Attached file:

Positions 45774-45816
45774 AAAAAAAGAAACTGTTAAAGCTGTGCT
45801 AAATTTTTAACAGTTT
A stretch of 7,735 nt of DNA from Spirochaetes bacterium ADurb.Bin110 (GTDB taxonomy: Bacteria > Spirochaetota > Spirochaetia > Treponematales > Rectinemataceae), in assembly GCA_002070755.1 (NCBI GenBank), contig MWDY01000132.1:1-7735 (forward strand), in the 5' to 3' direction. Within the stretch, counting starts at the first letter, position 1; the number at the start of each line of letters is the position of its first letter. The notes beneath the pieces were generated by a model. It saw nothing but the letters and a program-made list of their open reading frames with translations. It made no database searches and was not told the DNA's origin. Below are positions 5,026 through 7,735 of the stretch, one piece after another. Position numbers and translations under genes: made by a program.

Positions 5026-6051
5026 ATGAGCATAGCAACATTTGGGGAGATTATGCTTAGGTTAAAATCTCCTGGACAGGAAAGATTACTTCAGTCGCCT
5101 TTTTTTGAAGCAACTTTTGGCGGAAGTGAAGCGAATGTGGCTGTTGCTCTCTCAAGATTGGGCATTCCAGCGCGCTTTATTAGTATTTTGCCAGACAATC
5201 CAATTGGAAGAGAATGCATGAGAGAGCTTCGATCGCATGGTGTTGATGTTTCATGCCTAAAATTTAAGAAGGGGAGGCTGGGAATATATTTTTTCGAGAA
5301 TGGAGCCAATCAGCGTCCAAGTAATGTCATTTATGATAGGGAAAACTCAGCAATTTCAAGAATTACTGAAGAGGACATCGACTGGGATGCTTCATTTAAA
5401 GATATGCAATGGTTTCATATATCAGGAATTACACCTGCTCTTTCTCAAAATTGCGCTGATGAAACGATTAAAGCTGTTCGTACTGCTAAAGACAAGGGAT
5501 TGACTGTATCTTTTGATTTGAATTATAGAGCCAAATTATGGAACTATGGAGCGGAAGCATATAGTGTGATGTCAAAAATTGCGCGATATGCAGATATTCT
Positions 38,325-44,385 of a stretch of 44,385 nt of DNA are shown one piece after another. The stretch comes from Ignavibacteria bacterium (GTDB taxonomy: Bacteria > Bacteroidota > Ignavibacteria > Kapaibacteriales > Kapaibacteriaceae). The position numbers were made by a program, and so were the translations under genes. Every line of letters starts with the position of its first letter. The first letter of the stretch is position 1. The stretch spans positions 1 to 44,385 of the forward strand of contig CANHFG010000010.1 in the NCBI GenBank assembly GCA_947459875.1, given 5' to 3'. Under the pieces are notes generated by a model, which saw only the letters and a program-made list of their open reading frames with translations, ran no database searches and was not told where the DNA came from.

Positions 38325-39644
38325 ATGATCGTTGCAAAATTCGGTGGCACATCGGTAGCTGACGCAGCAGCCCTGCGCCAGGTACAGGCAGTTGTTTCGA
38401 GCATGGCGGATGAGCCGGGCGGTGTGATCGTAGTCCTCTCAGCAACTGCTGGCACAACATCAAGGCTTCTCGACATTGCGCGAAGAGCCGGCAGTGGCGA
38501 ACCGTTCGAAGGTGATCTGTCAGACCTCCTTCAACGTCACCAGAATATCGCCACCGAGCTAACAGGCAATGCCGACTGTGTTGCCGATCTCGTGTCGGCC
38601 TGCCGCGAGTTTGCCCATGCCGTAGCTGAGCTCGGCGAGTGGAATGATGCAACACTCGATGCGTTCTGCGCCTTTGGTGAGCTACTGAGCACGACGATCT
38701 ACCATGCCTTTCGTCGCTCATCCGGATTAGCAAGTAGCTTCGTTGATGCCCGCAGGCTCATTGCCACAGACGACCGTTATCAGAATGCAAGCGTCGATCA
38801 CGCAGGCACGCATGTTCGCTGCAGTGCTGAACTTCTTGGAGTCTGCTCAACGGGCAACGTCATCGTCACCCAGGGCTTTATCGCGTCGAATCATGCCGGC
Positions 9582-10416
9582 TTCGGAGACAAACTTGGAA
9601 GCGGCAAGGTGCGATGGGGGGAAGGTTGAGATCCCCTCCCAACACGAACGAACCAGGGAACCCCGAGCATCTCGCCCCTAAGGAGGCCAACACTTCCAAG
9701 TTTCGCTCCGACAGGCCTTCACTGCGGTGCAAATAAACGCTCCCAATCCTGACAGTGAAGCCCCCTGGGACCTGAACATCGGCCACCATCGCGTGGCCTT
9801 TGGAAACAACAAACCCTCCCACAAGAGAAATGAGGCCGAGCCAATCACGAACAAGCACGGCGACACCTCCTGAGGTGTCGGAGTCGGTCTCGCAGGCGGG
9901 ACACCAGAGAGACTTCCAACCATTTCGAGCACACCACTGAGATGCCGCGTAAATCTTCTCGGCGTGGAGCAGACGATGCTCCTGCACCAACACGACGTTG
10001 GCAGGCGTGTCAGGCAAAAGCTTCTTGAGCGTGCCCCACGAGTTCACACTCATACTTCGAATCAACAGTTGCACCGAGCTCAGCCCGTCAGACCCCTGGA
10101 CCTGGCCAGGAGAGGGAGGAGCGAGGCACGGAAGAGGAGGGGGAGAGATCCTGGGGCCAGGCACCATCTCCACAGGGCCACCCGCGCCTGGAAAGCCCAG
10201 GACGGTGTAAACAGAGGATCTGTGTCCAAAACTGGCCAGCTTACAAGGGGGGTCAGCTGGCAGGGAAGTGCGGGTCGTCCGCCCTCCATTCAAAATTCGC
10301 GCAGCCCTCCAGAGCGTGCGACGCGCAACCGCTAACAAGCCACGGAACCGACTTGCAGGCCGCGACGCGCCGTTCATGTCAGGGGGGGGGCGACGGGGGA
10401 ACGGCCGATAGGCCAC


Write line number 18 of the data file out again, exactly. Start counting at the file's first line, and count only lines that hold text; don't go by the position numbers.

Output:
38701 ACCATGCCTTTCGTCGCTCATCCGGATTAGCAAGTAGCTTCGTTGATGCCCGCAGGCTCATTGCCACAGACGACCGTTATCAGAATGCAAGCGTCGATCA